Low level design

In the software business we tend to speak of design as though it only exists at the highest level, and precedes all construction not to be revisited. How often have you heard "The design phase is done."? Not coincidentally, we speak of implementation in the opposite voice, and "high level implementation" is not a commonly heard phrase.

What might we mean by low level design and be able to distinguish the meaning from low level implementation?

What's the problem?

As is probably obvious from the content of this site, I spend a lot of my time working fearlessly near the bare metal of Linux and UNIX. My code calls a lot of operating system functions, and for the most part they are quite regular and predictable in their behavior. For example, the read function, described this way in section 2 of the man pages:

ssize_t read(int fd, void *buf, size_t count);

The description of normal operation is described as "On success, the number of bytes read is returned (zero indicates end of file), and the file position is advanced by this number. On error, -1 is returned, and errno is set appropriately."

read represents the type of low level design principle that might be described as functions return the number of successful operations, and provide negative values to indicate errors. I am comfortable with this, and it is easy to remember and logical.

You do not have to look very far in the documentation to see that this principle is hardly observed with any consistency. Yes, write works exactly the same way as read, but if you are reading and writing you probably have the good sense to call close when you are done.

How does close work? "close() returns zero on success. On error, -1 is returned, and errno is set appropriately." The opposite low level design principle of return zero for OK is even more widespread within the worlds where X is the final letter.

Guidelines for a solution

Here are my suggestions:

  1. For functions that return an integer of some type, decide on what is meant by positive numbers, zero, and negative numbers. My suggestion implies that where it is reasonable to do so, all return values should have sign.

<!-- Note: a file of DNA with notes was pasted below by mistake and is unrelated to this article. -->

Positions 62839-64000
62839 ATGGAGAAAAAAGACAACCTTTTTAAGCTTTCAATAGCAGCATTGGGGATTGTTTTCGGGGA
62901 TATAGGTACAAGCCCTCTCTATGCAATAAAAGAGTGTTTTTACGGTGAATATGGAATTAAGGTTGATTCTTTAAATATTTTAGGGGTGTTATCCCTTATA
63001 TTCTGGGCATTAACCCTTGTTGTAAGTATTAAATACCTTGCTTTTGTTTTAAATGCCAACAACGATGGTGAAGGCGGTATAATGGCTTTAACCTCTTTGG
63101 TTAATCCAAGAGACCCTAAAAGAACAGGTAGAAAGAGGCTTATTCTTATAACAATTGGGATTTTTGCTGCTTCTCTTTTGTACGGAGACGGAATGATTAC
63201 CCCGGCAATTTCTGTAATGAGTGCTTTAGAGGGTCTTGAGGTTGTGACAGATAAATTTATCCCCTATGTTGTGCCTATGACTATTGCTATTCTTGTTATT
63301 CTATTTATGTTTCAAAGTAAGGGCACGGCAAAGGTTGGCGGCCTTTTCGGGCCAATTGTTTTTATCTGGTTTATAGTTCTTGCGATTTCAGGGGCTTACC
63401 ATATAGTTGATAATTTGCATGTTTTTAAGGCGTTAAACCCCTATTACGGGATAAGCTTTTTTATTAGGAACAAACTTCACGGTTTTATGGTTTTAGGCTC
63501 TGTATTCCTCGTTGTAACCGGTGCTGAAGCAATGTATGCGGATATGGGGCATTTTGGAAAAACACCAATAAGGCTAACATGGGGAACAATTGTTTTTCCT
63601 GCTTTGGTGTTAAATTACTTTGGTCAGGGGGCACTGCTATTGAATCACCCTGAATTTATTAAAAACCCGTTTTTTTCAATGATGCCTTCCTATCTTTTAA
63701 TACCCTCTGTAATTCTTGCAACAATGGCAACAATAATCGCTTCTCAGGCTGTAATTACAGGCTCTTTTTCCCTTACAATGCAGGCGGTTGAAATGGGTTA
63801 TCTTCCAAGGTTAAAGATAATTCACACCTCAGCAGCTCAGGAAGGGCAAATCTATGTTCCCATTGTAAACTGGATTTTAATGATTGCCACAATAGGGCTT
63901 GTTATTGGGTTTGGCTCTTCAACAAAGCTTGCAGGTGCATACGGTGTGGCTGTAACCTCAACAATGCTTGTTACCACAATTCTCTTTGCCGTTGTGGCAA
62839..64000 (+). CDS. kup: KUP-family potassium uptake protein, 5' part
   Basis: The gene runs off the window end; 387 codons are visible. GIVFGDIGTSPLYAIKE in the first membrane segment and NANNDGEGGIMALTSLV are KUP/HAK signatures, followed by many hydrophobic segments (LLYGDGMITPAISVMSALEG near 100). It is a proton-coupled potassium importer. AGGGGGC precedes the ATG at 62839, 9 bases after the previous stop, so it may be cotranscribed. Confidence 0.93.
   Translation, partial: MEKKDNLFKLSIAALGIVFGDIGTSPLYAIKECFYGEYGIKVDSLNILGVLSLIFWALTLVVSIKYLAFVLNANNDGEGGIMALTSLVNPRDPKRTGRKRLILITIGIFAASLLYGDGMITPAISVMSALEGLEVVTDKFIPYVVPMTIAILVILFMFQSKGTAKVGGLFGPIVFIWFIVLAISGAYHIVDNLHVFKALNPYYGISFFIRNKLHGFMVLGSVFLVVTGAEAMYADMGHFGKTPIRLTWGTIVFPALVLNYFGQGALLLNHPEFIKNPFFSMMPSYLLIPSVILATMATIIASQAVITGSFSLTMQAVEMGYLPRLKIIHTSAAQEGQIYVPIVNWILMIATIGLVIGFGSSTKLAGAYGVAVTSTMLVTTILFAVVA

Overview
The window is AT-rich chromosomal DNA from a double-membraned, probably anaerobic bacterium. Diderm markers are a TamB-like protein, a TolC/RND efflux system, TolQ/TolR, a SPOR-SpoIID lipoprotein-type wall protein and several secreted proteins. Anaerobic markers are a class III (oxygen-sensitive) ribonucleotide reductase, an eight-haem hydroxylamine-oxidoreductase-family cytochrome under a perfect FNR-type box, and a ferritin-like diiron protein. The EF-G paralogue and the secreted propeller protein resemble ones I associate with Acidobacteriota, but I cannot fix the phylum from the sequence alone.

2. Decide on value semantics or reference semantics, and loudly call out the exceptions to your chosen principle.
  3. It does not matter how the functions in a source code file are organized, but order them the same way in all files. Alphabetic can be good or bad, and there are alternatives.
  4. Either freeze on a version of the language you are using, or roll all the code to each new version as it comes out.
  5. Order the parameters of a function consistently: for example sources come before destinations, and optional or defaulted parameters are only at the end.
  6. Use the entire language, and express the programming in the most direct and unambiguous way possible. There is a lot to be said for brevity.

Unfortunately, the above priniciples are incomplete, and each one could easily be expanded into a longer article. Additionally, there is very little evidence that anyone agrees with me, at least not if the code written by other programmers is a guide to any sense of intuitive adoption by the hoi polloi. But ... failure to have some operating principles of low level design turns every programming exercise into an Easter egg hunt; if you are writing the code, then you are hiding the eggs, and if you are maintaining the code you are doomed to crush them with your shoes.